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Ì»0EM3 OÌF OSSlAtt. Ì9
general, and indeed the only practicable mode of
fcoUecling ancient Highland poetry, let the ikill and
iuduftry of the collector be what they may.
On examining into the poems, or fragments of
poems, whiah the Committee has procured, and
which indeed are common in the Highlands, it har,
been uniformly found, that many different editions
or copies (if that phrafe may be allowed to fuk re-
citation as well as writing) of poems, bearing the
fame, or nearly the fame title, exift and are preferv-
ed, whether in memory or in manufcript ; by a care-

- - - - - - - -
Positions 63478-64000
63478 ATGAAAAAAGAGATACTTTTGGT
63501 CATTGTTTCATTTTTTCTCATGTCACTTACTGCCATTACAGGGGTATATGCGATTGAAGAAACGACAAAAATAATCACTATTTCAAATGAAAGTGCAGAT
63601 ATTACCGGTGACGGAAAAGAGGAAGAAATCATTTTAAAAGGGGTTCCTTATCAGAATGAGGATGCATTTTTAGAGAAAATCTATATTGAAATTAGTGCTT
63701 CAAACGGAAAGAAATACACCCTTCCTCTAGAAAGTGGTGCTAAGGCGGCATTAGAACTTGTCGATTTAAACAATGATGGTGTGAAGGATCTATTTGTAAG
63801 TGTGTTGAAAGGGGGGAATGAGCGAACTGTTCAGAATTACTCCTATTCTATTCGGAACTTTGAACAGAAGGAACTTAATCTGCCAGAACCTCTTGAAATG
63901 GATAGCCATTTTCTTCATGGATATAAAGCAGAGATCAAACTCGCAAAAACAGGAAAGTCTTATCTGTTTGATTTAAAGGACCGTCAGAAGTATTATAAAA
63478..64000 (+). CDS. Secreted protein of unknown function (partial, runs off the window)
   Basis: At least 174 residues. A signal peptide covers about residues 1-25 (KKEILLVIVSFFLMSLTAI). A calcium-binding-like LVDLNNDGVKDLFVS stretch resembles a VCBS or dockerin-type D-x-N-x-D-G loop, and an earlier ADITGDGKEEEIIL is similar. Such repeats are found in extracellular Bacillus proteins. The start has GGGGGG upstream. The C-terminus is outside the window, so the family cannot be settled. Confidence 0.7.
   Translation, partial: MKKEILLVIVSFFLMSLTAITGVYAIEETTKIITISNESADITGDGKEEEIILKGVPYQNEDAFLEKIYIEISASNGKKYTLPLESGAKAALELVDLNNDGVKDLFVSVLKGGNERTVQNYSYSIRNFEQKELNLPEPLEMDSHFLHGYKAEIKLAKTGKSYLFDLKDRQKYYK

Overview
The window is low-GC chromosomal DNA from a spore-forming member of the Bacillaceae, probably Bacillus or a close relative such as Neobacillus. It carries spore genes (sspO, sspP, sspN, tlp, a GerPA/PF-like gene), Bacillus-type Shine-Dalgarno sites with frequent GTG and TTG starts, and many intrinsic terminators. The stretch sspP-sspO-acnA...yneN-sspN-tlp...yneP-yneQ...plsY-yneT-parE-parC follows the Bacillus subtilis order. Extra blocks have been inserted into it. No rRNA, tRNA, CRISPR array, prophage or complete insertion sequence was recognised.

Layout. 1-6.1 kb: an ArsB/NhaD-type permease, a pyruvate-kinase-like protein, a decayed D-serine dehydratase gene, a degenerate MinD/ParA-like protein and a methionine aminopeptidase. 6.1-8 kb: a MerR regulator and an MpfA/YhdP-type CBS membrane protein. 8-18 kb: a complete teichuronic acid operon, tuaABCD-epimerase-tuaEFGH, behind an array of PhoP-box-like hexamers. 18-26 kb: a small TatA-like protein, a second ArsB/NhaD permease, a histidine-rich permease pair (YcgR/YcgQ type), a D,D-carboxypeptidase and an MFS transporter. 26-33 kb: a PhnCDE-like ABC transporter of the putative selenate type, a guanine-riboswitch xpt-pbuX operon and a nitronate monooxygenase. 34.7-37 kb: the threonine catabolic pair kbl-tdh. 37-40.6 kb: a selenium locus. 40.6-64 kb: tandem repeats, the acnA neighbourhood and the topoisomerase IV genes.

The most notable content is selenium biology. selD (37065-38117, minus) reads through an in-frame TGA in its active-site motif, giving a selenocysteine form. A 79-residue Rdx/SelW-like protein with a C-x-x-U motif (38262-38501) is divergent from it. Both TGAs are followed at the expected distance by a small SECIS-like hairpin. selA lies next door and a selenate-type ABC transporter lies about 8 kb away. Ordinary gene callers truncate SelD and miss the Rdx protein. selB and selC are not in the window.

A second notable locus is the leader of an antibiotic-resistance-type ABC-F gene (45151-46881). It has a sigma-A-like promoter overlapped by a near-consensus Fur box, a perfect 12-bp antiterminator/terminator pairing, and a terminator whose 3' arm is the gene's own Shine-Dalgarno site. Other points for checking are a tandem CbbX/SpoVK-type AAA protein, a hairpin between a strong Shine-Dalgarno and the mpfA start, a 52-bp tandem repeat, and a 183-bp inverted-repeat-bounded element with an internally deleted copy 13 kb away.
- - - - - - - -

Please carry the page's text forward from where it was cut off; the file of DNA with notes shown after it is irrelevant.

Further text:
ful and well informed collection of which, the mofl
perfect piece may be found. This is the common
and legitimate method of obtaining what it is fair to
denominate authentic copies of all genuine tradition-
ary poetry, and mud neceffarily be followed with
regard to compofitions which had never been fixed
by publication, but floated either in various and often
incorrect written copies, or much more frequently
in the oral recitation of fenachies or bards, or of
ftill more illiterate perfons, who repeated, for the
amufement of others, w r hat they had liftened to
merely for their own. The Committee has receiv-
ed feveral copies of various poems, of more or lefs
merit, which, though known and recited under fi-
milar titles, differ confiderably in detail, in words,
lines or paffages; probably as the memory of the re-
citer was more or lefs accurate, or fometim ;s as his
underftanding of the ancient language, or his com-
prehenfion of the figures or imagery it conveyed,
tvas more or lefs perfect.
B 2 This

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